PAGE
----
A long, long
time ago, Humanity and Nature became sworn comrades
and signed a non-aggression treaty. But soon, the humans
who had pledged never to invade their ally realized
that without Nature's offerings, they could not survive.
Cautiously, they started to clear the land and cut trees,
and then began to sow and harvest. Would Nature be angry
at their actions and punish them? The Naxi people devised
ceremonies to appease Nature. During the ceremonies,
the humans apologized to Nature, so as to maintain the
initial pact of peace.
- Naxi legend
This story, told to 44-year-old filmmaker
Zhang Xu by a dongba (Naxi shaman), elucidates the ethnic
group's intimate connection to nature. Zhang believes
this bond is what accounts for the tranquility of the
Naxi (pronounced na-shee) people in the face of great
The First Journey
In 1990, Zhang, a Beijing native, embarked on a five-month
journey that would forever change her life. She traveled
to southwest China's Yunnan province to interview and
research the Naxi people, living with them in the mountain
redoubt of Lijiang for almost half a year.
Zhang was enchanted by the natural
scenery surrounding Lijiang - the snowcapped Dragon
Jade Mountain, the cold and crystal clear Lugu Lake,
the dramatic Tiger Leaping Gorge at the source of the
Yangtze River. Zhang felt an instant connection to the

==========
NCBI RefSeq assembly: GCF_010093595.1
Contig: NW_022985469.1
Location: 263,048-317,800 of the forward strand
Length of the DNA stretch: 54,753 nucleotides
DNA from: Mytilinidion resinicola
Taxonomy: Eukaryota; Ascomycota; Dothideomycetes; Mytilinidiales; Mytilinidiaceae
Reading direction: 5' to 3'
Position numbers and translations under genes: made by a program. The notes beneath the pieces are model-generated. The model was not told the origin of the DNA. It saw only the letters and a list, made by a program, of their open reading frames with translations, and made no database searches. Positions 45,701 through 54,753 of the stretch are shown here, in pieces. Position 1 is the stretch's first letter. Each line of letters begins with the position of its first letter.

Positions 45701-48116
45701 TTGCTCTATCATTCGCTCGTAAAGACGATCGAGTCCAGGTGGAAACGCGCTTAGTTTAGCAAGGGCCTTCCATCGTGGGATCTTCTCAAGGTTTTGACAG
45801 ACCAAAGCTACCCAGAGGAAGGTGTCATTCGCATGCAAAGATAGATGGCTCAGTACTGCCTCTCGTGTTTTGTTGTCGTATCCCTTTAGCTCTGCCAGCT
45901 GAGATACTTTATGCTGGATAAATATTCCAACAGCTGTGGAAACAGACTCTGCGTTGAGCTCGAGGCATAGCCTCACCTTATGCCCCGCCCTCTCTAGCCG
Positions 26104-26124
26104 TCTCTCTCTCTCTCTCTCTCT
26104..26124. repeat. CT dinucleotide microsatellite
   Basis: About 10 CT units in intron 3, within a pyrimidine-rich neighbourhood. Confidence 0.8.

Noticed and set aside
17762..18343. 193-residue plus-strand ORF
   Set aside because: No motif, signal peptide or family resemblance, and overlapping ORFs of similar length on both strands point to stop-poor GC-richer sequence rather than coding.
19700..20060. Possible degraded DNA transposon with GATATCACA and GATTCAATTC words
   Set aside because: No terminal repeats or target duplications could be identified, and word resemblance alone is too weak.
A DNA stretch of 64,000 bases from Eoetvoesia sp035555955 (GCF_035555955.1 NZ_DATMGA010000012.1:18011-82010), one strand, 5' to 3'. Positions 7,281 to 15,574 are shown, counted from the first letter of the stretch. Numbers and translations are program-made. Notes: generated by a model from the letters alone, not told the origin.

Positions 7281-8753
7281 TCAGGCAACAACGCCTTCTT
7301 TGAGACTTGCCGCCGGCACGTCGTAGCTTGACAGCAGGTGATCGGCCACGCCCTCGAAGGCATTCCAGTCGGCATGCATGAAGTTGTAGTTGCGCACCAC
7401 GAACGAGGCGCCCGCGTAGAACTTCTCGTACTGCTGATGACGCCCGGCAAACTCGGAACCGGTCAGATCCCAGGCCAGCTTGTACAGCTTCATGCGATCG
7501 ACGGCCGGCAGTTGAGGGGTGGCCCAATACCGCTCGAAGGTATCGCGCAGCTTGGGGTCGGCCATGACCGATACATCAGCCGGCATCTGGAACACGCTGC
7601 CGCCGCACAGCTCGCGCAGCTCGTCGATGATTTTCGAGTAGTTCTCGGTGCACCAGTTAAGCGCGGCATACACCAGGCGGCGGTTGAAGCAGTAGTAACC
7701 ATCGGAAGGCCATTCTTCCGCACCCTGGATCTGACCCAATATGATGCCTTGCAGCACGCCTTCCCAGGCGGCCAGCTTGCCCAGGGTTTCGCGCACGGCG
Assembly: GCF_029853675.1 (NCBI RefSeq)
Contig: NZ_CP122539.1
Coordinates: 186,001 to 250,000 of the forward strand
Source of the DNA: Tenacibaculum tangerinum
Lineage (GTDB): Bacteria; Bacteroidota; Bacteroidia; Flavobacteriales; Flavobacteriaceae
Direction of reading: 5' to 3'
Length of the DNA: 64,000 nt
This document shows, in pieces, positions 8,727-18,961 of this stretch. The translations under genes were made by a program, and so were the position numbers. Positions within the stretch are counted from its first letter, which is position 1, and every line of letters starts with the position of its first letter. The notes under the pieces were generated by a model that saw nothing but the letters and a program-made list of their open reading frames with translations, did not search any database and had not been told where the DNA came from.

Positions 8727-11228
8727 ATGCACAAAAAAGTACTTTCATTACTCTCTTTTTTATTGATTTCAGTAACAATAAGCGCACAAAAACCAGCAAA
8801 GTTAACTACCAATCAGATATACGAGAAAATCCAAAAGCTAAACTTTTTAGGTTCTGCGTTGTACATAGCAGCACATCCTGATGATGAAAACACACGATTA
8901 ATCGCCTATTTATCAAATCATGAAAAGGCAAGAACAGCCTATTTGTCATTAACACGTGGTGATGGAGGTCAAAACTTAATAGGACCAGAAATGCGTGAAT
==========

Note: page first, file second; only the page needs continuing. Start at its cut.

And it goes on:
unique customs of the Dongba religion and culture, in
particular the altruistic relationship between humans
and nature, a pact which has been maintained for centuries,
through ceremonies and sacred rituals.
Living with the Naxi people, Zhang became fascinated
with the Dongba culture and religion. The Naxis are
the descendants of an ancient nomadic people known as
the Shiqiang who centuries ago gave up their nomadic
wandering and settled in the Lijiang valley. In ancient
times these settlers were known by the names of Moxie
or Mosha. In 1949, with the establishment of the People's
Republic of China, they took the name of Naxi.
Their traditional religion is polytheistic
and influenced by Shamanism, Taoism and Buddhism. The
Naxi believe that all works of nature have souls, including
heaven and earth, the sun and moon, mountains and rivers,
clouds and wind. Their religious leaders, dongbas, preside
over rituals including the worship of gods and ancestors.
They conduct funerals, divinations, rites, and celebrations,
and are called upon to cure the sick and expel ghosts.
Dongba shamans are also well-versed in medicine, literature,
arts and crafts, and have the crucial responsibility
of passing on the traditions of the Naxi culture to
future generations. Dongbas are not granted special
privileges among their fellow villagers, and have traditionally
earned their living by farming.
Preserving a Threatened Culture
Over the past half-century, the Naxi people have gone
from a thriving culture with a heavy emphasis on sacred
rituals, to one in an increasingly precarious position
as the practice of traditions begins to fall victim
Zhang, producer and director for
the Beijing Television Art Center, turned to her profession
several years ago to help raise awareness of the situation.
In 1992 she wrote and directed the television documentary
The Mystical Dongba Culture, which aired throughout
China and internationally. Then, in 1996 she prepared